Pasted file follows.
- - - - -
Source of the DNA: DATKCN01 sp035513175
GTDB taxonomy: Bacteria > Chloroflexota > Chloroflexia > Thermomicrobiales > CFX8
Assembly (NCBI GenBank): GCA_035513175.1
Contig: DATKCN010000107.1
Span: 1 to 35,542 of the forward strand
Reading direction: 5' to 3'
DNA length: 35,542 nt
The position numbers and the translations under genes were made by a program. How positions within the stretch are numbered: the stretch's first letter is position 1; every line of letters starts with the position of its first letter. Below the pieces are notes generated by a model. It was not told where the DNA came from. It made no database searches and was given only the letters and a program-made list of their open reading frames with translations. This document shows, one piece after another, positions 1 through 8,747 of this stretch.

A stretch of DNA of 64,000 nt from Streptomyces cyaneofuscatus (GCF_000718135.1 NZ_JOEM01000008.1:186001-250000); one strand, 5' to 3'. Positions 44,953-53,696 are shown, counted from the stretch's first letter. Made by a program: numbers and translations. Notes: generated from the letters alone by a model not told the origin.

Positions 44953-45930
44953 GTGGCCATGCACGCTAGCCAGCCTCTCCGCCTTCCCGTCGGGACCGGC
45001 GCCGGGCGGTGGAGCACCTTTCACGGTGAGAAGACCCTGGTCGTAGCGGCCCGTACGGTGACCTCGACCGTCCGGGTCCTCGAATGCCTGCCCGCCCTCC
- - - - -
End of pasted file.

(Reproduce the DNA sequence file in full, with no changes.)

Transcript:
Source of the DNA: DATKCN01 sp035513175
GTDB taxonomy: Bacteria > Chloroflexota > Chloroflexia > Thermomicrobiales > CFX8
Assembly (NCBI GenBank): GCA_035513175.1
Contig: DATKCN010000107.1
Span: 1 to 35,542 of the forward strand
Reading direction: 5' to 3'
DNA length: 35,542 nt
The position numbers and the translations under genes were made by a program. How positions within the stretch are numbered: the stretch's first letter is position 1; every line of letters starts with the position of its first letter. Below the pieces are notes generated by a model. It was not told where the DNA came from. It made no database searches and was given only the letters and a program-made list of their open reading frames with translations. This document shows, one piece after another, positions 1 through 8,747 of this stretch.

A stretch of DNA of 64,000 nt from Streptomyces cyaneofuscatus (GCF_000718135.1 NZ_JOEM01000008.1:186001-250000); one strand, 5' to 3'. Positions 44,953-53,696 are shown, counted from the stretch's first letter. Made by a program: numbers and translations. Notes: generated from the letters alone by a model not told the origin.

Positions 44953-45930
44953 GTGGCCATGCACGCTAGCCAGCCTCTCCGCCTTCCCGTCGGGACCGGC
45001 GCCGGGCGGTGGAGCACCTTTCACGGTGAGAAGACCCTGGTCGTAGCGGCCCGTACGGTGACCTCGACCGTCCGGGTCCTCGAATGCCTGCCCGCCCTCC